Chasing the Dark, Starlink and nearly giving up.

The days are long and the nights are short, at the moment there are about 4 hours of usable darkness for Deepsky imaging, fortunately since most of the aircraft have been grounded due to the Covid 19 pandemic, the skys have been much much clearer, this has happened before, I refer you to a previous post of mine about when the Icelandic volcano Eyjafjallajökull, erupted in April 2010, I’m even more convinced now that aircraft emmisions are the cause of so much bad weather and a huge contributor to global warming ( Aircraft operators can plant as many trees as they like, trees will not clean air 31000 to 38000 feet up ). Anyway back to topic, I have booked a weeks holiday to enjoy the weather, not going anywhere just relaxing at home and taking advantage of the clear ( night ) sky, I have done more imaging in the last two nights than i have for a long time, a total of 8 hours gathering narrowband data on IC1396 the Elephants Trunk Nebula in Cepheus, this was added to data that was captured in 2018 giving about 16 hours of exposure.

Elephant Trunk nebula Hubble palette
Elephant Trunk nebula Hubble palette

I must confess, I would have done some imaging a couple of weeks ago – but I had a moment where I seriously considered giving up astro imaging altogether, a couple of weeks ago I happened to be standing in the back garden looking up, when I noticed a satellite passing from west to east, ( nothing odd about this there are roughly 5000 in orbit, under 2000 of those are operational ) then another 30 seconds later following the same path, then another 30 seconds after that and so it went for about fifteen minutes, what I had seen was part of Elon Musks, SpaceX, Starlink satellite constellation, these satellites – when they cross the field of view of a telescope and camera, leave lines in the image as they pass.

starlink-trails
Starlink trails, Credit: Victoria Girgis/Lowell Observatory

I phoned a friend of mine, another amateur astronomer to have a look himself, we both agreed it was a sickening thing to see, many non astronomers do not realise the danger to our night sky these things pose, especially as they are already having an impact on the night sky with only 360 them, Mr Musk ( the very same guy who thought it a good idea, albeit an egotistical one to launch a Tesla Roadster, complete with a spacesuit clad dummy into space, from an astronomers point of view he would make an excellent Bond villain ) wants to launch 30,000 of them, to provide global broadband internet coverage.

By the year 2025 SpaceX plan to have 12,000 Starlinks in orbit distributed as follows

  • 7,500 at 340 km altitude
  • 1,600 at 550 km altitude
  • 5,800 at 710 km altitude, data courtesy of Union of Concerned Scientists.

But thats not all, there are other companys that want to launch their own satellite constellations, OneWeb with an initial 800 satellites, Amazon last year announced project Kuiper, with 30,000 satellites and Canadian company Telesat wish to do the same, although they have not as yet said how many satellites they will have.

I set my allsky camera up to see if I could capture some of these rudy things, but all I got was the ISS, at least when you see that, you can think to yourself, there’s people up there, the StarSTINK ( thanks for the name Ron ) satellites should pass over the UK on Wednesday, May 27 at 3.48am GMT, I’ll try again then.

MeteorDetect-0297_38_106
ISS, International Space Staion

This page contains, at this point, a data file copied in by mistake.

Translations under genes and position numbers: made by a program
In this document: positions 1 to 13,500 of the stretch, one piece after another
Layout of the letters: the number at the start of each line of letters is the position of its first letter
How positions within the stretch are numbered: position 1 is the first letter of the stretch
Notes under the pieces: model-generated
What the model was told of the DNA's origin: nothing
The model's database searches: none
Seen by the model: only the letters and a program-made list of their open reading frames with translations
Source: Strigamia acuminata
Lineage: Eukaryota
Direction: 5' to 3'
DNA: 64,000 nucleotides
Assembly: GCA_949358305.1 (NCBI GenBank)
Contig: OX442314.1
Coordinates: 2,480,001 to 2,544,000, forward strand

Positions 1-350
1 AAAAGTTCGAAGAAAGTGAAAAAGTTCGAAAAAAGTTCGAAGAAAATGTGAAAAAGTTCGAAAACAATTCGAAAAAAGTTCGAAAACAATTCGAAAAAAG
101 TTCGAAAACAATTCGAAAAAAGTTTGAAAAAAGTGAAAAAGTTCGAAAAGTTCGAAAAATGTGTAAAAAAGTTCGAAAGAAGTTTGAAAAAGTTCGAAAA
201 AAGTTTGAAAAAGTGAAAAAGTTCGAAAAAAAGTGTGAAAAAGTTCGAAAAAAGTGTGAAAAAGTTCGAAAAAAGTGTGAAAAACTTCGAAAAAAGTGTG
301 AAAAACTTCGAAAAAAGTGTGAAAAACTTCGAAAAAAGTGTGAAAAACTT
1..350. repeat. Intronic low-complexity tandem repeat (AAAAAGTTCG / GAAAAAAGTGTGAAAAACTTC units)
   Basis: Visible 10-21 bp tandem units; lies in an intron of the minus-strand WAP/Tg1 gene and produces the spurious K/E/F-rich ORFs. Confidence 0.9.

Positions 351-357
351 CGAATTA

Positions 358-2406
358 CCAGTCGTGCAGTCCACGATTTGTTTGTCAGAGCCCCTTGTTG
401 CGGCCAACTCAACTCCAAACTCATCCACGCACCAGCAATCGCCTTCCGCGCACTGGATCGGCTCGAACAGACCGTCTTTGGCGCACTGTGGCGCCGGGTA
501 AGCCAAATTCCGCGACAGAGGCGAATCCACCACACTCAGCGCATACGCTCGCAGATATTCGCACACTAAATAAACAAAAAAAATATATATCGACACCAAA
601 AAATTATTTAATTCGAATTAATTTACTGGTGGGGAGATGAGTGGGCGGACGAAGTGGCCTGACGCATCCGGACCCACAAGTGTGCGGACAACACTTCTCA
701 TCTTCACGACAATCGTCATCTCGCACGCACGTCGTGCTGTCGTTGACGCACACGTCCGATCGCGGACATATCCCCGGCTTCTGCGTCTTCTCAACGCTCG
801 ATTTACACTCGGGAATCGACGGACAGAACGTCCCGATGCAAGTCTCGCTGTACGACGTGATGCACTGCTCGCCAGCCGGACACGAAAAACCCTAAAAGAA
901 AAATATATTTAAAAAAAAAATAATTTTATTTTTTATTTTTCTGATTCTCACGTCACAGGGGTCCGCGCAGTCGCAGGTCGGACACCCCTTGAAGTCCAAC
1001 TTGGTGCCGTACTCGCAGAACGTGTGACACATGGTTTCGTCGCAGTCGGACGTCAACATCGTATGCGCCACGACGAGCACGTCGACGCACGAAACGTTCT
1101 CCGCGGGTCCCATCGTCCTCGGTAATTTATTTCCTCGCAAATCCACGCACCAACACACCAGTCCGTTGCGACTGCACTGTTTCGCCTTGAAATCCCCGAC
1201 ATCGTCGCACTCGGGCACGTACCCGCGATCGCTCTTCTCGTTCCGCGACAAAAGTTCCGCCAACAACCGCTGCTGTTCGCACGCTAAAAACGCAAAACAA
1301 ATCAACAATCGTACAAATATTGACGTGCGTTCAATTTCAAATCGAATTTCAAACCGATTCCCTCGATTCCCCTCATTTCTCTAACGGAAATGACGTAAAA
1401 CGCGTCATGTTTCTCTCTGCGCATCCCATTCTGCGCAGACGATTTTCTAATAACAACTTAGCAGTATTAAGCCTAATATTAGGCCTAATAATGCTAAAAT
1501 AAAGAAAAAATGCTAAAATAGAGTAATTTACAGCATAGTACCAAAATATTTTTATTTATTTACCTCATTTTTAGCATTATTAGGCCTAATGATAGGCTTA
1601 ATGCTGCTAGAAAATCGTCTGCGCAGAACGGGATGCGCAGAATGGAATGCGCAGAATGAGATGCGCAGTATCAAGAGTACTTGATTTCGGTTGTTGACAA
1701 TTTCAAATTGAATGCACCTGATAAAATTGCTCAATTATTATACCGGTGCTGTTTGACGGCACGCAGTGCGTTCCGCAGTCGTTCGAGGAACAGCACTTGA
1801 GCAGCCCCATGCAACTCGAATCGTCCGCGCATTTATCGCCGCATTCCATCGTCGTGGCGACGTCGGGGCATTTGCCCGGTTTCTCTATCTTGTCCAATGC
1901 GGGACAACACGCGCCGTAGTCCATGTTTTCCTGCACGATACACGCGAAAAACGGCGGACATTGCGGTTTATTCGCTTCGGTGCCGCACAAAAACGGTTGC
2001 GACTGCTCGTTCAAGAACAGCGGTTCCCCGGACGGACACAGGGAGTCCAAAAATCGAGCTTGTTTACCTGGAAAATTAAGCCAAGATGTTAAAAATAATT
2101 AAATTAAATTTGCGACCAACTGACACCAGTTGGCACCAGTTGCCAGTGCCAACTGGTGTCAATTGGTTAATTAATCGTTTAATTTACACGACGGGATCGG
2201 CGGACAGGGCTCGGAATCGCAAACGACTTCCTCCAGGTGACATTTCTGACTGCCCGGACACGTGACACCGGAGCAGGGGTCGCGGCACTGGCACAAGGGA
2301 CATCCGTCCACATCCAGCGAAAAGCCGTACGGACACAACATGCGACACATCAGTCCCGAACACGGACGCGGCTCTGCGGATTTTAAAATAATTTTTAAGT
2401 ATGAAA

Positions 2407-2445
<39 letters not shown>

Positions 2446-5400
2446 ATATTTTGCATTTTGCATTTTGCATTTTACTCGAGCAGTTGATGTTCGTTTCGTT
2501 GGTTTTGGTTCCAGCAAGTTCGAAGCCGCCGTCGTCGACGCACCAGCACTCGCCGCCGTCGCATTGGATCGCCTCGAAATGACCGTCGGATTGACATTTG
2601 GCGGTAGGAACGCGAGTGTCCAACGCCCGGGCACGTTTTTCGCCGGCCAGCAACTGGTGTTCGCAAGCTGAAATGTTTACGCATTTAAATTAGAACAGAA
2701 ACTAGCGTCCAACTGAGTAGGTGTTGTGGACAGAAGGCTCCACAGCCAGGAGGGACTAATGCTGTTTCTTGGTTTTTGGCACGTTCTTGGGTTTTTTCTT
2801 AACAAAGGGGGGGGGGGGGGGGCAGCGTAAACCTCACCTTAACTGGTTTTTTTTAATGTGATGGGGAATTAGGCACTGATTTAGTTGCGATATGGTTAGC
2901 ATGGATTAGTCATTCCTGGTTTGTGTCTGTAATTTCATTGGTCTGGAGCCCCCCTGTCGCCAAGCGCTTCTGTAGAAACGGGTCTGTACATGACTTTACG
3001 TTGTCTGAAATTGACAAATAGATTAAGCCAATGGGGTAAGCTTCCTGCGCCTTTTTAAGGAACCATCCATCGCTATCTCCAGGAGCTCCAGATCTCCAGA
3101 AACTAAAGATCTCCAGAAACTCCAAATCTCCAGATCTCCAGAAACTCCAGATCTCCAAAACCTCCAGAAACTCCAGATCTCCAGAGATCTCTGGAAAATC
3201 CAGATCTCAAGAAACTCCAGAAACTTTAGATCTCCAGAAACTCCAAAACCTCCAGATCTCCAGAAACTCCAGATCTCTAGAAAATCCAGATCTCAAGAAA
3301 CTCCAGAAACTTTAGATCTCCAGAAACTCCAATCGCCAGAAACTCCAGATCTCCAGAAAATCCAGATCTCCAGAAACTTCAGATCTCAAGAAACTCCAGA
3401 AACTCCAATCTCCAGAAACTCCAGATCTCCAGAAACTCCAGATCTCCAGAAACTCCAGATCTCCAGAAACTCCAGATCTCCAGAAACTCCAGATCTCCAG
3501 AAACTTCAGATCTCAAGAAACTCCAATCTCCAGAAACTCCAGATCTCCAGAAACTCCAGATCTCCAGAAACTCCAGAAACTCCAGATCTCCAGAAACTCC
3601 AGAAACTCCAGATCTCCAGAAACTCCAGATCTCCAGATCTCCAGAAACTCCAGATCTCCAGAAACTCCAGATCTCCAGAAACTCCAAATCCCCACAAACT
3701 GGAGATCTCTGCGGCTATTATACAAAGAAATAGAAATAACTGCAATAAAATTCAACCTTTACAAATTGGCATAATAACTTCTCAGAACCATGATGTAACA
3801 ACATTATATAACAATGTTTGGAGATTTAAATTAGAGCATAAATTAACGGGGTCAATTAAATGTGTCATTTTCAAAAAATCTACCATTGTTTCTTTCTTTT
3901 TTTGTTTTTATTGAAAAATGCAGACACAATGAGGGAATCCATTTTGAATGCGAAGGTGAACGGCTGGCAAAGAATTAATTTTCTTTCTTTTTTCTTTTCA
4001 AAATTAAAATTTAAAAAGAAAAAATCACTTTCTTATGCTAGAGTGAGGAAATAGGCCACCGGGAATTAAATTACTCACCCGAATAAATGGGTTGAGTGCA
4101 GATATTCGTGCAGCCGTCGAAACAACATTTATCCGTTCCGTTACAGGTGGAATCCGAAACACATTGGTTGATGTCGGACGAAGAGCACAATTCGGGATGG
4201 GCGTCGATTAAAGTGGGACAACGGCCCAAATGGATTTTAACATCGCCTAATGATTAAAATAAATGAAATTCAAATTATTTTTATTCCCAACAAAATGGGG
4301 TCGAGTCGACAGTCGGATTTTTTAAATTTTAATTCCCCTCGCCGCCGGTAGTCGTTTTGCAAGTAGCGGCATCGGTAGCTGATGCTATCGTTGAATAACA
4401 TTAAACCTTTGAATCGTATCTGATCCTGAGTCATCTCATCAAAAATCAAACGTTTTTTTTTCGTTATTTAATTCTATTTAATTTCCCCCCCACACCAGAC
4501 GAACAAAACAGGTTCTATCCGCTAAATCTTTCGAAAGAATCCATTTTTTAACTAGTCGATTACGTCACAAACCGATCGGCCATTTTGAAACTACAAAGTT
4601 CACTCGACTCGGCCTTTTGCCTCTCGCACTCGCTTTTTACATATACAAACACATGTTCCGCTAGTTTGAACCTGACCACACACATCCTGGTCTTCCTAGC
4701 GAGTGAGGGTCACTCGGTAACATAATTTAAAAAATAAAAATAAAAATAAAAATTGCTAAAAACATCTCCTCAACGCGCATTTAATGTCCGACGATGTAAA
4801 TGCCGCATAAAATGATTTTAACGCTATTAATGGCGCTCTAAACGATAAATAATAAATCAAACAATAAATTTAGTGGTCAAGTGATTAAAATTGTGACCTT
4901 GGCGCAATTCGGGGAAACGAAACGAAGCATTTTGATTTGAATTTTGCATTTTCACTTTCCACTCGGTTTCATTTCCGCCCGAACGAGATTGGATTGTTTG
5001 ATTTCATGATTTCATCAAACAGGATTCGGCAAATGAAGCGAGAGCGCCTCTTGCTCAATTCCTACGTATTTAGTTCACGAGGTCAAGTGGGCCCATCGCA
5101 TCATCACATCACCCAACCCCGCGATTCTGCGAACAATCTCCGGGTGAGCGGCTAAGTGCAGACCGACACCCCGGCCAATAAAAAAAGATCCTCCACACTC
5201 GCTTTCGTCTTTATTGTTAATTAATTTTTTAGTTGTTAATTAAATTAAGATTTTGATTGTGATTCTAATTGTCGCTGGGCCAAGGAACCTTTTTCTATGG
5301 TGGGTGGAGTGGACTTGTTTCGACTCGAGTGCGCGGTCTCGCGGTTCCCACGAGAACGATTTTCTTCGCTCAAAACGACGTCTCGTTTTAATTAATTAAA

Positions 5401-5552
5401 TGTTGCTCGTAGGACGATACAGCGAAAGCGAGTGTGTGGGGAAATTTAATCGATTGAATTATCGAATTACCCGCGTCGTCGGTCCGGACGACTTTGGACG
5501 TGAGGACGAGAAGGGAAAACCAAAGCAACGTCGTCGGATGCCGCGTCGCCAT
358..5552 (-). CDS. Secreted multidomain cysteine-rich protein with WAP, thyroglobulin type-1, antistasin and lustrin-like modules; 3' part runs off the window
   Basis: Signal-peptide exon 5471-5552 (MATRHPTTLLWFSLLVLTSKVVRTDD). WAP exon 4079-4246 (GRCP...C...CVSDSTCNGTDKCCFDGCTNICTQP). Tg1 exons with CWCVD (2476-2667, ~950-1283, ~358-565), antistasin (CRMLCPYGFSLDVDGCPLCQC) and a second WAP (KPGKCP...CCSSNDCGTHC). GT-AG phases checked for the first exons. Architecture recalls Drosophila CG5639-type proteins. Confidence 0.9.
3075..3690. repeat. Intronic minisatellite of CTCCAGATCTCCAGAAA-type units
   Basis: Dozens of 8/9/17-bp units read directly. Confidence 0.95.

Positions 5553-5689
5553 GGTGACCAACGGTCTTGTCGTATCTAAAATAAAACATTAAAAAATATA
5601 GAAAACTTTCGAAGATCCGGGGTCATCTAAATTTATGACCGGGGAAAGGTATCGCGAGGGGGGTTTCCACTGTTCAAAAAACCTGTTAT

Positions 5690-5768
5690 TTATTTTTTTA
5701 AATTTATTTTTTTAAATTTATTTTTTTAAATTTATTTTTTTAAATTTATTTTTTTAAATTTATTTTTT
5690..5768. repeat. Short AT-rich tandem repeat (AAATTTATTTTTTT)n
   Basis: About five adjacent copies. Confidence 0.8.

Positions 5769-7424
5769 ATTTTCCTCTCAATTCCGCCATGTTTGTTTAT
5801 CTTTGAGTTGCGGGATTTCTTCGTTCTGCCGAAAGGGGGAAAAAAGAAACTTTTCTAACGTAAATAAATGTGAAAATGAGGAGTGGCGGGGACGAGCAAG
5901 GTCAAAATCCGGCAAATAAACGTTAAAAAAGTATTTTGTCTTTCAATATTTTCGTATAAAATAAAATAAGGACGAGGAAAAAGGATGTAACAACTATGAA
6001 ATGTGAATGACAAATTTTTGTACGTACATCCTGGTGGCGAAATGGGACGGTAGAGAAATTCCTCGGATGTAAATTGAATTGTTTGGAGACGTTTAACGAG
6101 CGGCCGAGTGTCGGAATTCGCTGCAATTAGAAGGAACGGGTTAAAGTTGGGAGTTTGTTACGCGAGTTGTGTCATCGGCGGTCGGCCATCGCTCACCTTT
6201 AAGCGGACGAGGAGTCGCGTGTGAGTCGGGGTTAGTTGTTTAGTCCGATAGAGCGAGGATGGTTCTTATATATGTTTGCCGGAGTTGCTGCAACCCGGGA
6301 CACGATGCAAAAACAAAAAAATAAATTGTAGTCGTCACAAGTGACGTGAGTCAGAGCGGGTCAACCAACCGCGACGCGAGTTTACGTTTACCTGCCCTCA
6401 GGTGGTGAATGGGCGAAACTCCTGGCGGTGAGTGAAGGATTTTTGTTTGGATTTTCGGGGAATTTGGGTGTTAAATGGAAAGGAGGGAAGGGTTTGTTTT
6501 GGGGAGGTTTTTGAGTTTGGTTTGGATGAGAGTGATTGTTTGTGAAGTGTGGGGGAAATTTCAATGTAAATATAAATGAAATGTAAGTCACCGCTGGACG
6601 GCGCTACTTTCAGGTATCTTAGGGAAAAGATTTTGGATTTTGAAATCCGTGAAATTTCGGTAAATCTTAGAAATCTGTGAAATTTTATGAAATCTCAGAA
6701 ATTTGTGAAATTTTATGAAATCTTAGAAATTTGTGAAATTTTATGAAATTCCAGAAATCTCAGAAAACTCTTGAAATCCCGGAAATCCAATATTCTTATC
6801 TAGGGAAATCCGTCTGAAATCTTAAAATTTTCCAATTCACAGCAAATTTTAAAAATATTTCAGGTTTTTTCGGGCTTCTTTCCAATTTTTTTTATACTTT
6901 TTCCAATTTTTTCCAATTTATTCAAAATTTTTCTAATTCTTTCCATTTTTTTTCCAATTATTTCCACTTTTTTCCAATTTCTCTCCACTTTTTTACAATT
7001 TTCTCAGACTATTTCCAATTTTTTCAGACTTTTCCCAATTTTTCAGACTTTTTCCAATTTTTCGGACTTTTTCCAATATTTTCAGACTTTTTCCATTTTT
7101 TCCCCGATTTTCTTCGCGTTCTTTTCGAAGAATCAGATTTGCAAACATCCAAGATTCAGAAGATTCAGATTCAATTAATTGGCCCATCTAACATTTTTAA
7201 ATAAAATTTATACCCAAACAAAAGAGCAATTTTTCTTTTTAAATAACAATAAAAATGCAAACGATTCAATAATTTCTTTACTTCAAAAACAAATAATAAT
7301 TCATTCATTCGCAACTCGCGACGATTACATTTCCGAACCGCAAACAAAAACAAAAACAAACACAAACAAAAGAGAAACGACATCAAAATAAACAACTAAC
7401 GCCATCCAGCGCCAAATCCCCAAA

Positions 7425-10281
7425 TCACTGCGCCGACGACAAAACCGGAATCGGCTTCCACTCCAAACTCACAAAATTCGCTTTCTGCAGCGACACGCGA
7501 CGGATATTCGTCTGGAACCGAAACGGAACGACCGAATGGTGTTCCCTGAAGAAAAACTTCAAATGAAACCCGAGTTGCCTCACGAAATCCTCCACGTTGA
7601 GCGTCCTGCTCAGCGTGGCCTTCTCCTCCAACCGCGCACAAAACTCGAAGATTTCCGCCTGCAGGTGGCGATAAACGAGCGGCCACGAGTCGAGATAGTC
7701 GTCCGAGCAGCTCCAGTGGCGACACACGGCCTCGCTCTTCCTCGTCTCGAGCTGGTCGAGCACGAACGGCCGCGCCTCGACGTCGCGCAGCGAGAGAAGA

The allsky camera works using software to compare one image with the next, any change such as a satellite or meteor triggers a capture sequence, imagine what it will be like when the sky is a moving net of satellites, it will be running a continuous capture sequence.

The issue of trails on deepsky images can be fixed with stacking software and Kappa Sigma Clipping algorithms, which ignore outliers such as satellite trails ( yet to be tested on a stack of badly trailed images ) and cosmic ray action on a camera sensor, but if you just want to lay back and look up at the spendour of the night sky, especially if you live under a dark non light polluted sky – then your view will be spoilt beyond doubt. 

That was why I was ready to give up the ghost, I do like to just stare up at the beauty of the heavens from time to time, is it’s not enough that we pollute the earth for greed, we now need to pollute the night sky as well.

2 thoughts on “Chasing the Dark, Starlink and nearly giving up.”

  1. How many companies with egotistical CEOs will decide to get in on the global internet satellite business, I wonder? If it takes 30,000 satellites to make it work and say six companies do it, that’s 180,000 satellites on top of all the ones doing real science.

    There are plenty of other ways of providing internet services but it seems near Earth space is going to be a billionaires playground with no legislative authority to licence their entry into the field, regulate what they can do, how they can do it or how they clean up after the satellites pass their use by dates.

    I like your image and can confirm the skies over SW Sydney have improved over the last three months of lock-down, probably the only positive from the CV19 outbreak.

    Liked by 1 person

  2. Great post Will. It really is a frightening and depressing thought that the night sky could be totally trashed in this way. Greybeard’s description of a ‘billionaire’s playground’ is about right and makes me feel sick. It really is hard to take that this abominable nonsense could be allowed to happen.
    On the brighter side, that’s a cracking image of the Elephant Trunk Nebula. Glad you were able to get some decent imaging done at last! Take care.

    Liked by 2 people

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